Let us talk about Bosnia-Herzegovina

Bosnia and Herzegovina was heavily affected by the collapse of Yugoslavia, experiencing the 1992-1995 conflict which led to great loss of life and restructuring of the country. Today the return of a number of those who had fled at the time and the increase in immigration of people from the Middle East and African Region, make immigration one of the challenges the country has to face along with systemic, economic and political issues.

frivillig med ungdommer som får undervisning i bakgrunnen

Bosnia and Herzegovina (from now on BiH) is a federal parliamentary republic in the Western Balkans, with a capital in Sarajevo. Being part of Yugoslavia until 1992, BiH was heavily affected by the collapse of Yugoslavia, experiencing the 1992-1995 conflict which led to great loss of life and restructuring of the country. The conflict also led about half of the Bosnian population to leave their country. Today the return of a number of those who had fled and the increase in immigration of people from the Middle East and African Region make immigration one of the challenges the country has to face along with systemic, economic and political issues.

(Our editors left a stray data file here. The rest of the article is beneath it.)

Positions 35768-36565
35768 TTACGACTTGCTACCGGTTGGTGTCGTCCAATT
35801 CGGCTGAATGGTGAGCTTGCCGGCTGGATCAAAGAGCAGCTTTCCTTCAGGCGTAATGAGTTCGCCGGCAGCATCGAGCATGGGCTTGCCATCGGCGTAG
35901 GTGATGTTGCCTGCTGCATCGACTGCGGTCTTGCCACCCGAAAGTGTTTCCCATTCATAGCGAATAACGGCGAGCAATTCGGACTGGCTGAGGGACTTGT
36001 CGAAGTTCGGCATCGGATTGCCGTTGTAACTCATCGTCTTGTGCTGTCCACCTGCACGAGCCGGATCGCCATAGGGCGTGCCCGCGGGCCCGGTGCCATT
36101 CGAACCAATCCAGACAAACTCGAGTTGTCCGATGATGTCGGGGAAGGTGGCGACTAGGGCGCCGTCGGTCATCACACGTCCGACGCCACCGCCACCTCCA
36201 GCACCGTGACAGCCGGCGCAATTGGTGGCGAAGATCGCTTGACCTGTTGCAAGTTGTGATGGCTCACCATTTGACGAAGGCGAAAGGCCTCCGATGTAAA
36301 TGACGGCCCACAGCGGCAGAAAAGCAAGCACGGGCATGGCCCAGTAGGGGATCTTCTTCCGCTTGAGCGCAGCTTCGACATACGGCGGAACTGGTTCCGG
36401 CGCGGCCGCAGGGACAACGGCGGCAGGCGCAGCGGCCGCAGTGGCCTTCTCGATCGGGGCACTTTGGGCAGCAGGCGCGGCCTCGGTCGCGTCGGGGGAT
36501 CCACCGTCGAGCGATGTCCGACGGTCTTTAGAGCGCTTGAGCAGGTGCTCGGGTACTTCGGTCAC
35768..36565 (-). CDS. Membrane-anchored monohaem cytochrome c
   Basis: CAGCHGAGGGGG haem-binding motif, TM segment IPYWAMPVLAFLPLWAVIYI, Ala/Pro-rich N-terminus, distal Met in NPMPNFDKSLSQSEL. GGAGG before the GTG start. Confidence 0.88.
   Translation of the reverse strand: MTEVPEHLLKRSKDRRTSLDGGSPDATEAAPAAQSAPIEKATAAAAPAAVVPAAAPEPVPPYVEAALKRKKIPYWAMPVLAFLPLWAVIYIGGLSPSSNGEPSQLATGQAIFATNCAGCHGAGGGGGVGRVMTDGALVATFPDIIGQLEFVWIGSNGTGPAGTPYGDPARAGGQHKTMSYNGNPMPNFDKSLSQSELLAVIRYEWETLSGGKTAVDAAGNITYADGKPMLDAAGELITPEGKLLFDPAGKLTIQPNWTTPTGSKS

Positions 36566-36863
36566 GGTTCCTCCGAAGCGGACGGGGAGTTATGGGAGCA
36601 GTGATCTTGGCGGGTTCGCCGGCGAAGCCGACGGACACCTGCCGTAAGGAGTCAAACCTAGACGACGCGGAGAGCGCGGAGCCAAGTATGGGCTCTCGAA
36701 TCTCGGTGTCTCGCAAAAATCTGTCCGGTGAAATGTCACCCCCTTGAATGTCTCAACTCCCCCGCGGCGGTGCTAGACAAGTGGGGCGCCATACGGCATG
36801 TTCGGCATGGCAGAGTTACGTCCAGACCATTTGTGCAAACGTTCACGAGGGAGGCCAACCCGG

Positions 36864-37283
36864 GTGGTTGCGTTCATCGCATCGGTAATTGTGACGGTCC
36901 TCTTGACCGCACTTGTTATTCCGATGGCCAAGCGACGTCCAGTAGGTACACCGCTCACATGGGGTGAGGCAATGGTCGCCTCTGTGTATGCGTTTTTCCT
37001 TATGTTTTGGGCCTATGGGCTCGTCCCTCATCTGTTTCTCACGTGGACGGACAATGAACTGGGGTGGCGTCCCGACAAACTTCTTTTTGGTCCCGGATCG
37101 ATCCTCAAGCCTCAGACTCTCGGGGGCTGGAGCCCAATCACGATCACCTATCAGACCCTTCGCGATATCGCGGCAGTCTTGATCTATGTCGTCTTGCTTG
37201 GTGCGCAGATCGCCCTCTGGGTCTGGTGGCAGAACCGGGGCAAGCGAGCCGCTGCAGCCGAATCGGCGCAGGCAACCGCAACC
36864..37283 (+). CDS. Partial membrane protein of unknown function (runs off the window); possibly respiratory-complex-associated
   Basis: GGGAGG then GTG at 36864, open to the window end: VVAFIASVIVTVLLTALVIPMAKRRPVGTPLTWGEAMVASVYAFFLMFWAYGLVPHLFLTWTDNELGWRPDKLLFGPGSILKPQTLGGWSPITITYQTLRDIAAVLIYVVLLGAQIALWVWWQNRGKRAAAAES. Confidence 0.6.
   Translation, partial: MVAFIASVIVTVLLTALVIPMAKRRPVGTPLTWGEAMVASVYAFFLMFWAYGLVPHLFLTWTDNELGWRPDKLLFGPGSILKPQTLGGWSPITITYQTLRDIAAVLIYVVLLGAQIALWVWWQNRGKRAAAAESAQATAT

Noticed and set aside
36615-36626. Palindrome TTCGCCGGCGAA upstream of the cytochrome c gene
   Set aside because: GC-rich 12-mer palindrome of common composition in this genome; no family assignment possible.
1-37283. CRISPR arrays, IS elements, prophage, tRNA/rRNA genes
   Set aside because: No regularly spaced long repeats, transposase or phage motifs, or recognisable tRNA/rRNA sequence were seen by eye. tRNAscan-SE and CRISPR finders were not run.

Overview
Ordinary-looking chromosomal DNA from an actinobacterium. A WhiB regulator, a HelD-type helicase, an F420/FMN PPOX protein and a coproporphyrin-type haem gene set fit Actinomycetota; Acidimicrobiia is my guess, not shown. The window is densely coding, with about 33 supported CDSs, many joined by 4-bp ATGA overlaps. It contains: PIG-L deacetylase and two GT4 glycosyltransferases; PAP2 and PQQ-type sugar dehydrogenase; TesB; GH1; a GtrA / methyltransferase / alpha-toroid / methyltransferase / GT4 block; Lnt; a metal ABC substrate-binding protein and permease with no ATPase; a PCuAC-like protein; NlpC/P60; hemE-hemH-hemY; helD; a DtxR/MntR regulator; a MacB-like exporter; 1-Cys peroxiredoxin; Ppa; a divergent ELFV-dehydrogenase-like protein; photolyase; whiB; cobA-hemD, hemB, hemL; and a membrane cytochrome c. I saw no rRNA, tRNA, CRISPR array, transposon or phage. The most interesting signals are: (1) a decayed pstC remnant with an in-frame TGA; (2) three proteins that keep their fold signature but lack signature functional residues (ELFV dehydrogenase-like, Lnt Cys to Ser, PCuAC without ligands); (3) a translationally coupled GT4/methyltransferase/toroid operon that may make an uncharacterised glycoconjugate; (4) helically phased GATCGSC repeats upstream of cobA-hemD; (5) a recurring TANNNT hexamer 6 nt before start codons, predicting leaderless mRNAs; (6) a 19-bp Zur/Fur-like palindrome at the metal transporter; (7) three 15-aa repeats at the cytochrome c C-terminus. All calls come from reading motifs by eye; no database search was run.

Being at the migratory junction between Eastern and Western Europe, since 2015, BiH has experienced a pronounced increase in the migratory flow. BiH is a transit country for those who try to reach the nations of Europe fleeing wars and persecution, primarily through neighbouring Croatia. This flow increased further in 2016, following the closure of the Greek and the Republic of North Macedonia borders and the Balkan route with the Agreement between European Union and Turkey. In a similar context on the border between BiH and Croatia, thousands of refugees find themselves in temporary camps in precarious conditions. According to the records provided by the Ministry of Security in BiH for the IOM situation report, in 2021, there were 15.740 new arrivals, while since the beginning of 2022 and until now, there were 23.034 new arrivals. BiH is considered a transit area as the populations crossing it intends to move further into Europe and not stay in the country. The average length of stay is 10 days, depending on the period and the situation of the people.